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Short-Term Living in Laos

  • sentientcab-

    Joined Travelfish
    8th September, 2010
    Posts: 2

    I know a number of threads on thissubject exist already, so I hope this posting isn't offensive – Iwould just really appreciate advice that addresses my personalcircumstances directly.
    I've been staying in Chiang Mai for aperiod, and have managed to live on ~10 USD a day without sacrificingthe amenities of a private fan room w/ bath and internet. Budget isa concern for me, so this suits me perfectly, but beyond that I amgrowing somewhat listless in the city.
    An idea I've recently been consideringis finding an apartment in Laos for a period of 3 months or so, dueto the reports I've heard of Laos' relative tranquility, natural andarchitectural beauty, amenability to walking, and low cost of living. I don't want to live in a city, but having something like a localbar with the chance for conversation would be nice.
    Further, I devote much of my time tostudy, and that's greatly facilitated by internet access. I wouldn'tbe averse to getting something like the Lao Telecom modem, but wouldobviously need to be in an area where that provides service.
    Sorry for such a multi-part question;advice of any type would be appreciated. What areas would yourecommend? Am I wrong in considering Laos? What sort of budget canI reasonably expect?

    #1 Posted: 8/9/2010 - 10:35

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  • placeshifter

    Joined Travelfish
    26th July, 2010
    Posts: 22

    Actually, I'd be interested in hearing your thoughts on Chiang Mai as I've been struggling with Luang Prabang vs Chiang Mai as my two choices for short-term living (3-4 months).

    Chiang Mai's biggest pluses, to me, were its modern gym facilities, Muay Thai/Yoga/MMA lessons, Thai massage, and convenient international air connections.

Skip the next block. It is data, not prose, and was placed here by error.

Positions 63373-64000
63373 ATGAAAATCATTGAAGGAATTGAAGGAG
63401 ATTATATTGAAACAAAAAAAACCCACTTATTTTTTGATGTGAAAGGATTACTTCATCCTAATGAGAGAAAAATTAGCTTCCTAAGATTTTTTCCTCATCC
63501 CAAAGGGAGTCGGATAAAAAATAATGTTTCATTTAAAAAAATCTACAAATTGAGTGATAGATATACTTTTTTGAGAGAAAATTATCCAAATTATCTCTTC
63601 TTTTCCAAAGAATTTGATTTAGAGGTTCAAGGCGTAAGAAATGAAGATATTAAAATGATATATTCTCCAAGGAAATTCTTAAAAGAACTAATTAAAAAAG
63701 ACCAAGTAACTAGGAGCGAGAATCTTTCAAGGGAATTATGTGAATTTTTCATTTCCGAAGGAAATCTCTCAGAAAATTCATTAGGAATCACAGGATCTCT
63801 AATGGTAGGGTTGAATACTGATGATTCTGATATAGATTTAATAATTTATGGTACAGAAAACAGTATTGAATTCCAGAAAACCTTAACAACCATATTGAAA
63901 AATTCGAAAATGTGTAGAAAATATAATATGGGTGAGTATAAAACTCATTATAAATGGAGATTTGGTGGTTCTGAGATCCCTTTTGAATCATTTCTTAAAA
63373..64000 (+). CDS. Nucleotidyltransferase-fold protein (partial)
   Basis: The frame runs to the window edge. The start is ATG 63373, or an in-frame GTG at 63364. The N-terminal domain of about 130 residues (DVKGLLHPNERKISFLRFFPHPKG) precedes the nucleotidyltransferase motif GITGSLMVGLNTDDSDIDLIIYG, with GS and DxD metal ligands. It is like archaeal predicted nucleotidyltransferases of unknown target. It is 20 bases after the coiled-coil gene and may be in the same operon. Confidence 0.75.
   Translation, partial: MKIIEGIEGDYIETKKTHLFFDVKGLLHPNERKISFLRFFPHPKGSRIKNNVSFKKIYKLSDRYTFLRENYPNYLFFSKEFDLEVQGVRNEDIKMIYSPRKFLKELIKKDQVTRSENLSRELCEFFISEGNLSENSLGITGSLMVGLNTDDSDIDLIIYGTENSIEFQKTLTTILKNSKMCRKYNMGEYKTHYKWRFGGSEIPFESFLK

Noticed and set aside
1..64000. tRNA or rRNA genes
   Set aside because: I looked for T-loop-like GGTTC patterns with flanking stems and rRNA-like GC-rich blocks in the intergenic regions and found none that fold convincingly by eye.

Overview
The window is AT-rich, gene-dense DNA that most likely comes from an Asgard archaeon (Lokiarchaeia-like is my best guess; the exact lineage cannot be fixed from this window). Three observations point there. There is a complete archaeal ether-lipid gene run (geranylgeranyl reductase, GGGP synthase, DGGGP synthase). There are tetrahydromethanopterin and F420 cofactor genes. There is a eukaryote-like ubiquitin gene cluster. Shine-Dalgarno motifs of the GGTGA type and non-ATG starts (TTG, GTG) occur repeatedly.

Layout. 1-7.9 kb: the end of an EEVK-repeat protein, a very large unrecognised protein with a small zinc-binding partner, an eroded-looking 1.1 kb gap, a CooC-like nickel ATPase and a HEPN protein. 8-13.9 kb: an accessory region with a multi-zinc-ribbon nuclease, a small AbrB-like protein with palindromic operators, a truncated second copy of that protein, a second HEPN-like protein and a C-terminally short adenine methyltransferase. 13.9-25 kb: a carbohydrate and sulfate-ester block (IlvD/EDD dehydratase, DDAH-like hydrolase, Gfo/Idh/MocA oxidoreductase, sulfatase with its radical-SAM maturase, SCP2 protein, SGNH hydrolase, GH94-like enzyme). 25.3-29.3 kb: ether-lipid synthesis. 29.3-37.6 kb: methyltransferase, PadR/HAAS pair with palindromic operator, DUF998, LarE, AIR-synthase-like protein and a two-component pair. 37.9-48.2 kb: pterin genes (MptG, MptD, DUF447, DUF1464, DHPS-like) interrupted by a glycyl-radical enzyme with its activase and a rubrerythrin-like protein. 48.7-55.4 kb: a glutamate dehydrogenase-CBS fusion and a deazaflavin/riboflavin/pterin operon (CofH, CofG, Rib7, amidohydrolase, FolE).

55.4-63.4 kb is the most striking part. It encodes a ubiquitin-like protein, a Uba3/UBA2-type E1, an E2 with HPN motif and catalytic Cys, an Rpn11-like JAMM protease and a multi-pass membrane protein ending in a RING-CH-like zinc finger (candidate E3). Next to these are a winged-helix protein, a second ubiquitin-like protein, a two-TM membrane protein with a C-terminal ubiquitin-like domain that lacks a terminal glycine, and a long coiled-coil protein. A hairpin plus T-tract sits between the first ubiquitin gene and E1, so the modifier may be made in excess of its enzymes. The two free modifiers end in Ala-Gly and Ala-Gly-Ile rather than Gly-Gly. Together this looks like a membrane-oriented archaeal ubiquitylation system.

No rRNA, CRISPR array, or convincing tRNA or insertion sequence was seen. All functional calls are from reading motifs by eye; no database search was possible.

However, I chose Luang Prabang because it just seemed to be a much prettier and atmospheric town vs Chiang Mai, which National Geographic designated as "getting uglier and uglier" in their rankings.

    What were your thoughts on Chiang Mai?

    #2 Posted: 12/9/2010 - 20:26

  • sentientcab-

    Joined Travelfish
    8th September, 2010
    Posts: 2

    Sorry it took so long to get back toyou, placeshifter! My input by now, I expect, will only be oftrivial interest, and must be taken with a grain of salt in any case– I only spent about a week each in Chiang Mai and Luang Prabang.
    I had read your other thread aboutmoving to Luang Prabang, and given that you cited the concreteurbanity of Seoul as a major incentive for your departure, I doubtChiang Mai would have pleased you too well. The amenities youdesired are certainly established there, but the atmosphere is a bitlacking.
    To me, it was far more pleasant as atravel hub than Bangkok, but it's not a place where I couldcomfortably settle (I met many older expats who didn't share myreservation, but their attachment was more romantic in nature). Themorning fruit markets and the like served as a good counterpoint tothe concrete-city atmosphere, but weren't sufficient to change mybasic perceptions.
    Luang Prabang, conversely, is a highlyattractive city, and given its mainstream appeal its amenities seemto be quite well-developed. I managed to find a rather inexpensiveguesthouse that still offered wifi, and imagine that it would be aneasy enough matter for you to get consistent (albeit slow) internetaccess given your budget. Massage parlors are certainly abundant,though I'm personally clueless as to how Thai and Lao massagesdiffer. I did not look into gym facilities at all, unfortunately, socan't help on that point!
    I'll attempt to help from my limitedexperience if you have any other questions, and hopefully in a fartimelier manner than this first response.

    #3 Posted: 6/10/2010 - 12:12


    Joined Travelfish
    6th June, 2009
    Posts: 6953
    Total reviews: 10

    I haven't been to Laung Prabang, so it must really be the exception that proves the rule. Every city I have been to in SEA is a concrete jungle. Their charm lies not in their architecture, but in the fact that you can do what you want (within reason) without a lot of hassle. People here are friendly, the weather is conducive to being outside most of the time, and life is leisurely. You want architectural charm, then Europe's your place. They've got that in spades. But leisurely and hassle free it's not. Can't have everything I suppose.

    #4 Posted: 6/10/2010 - 17:07

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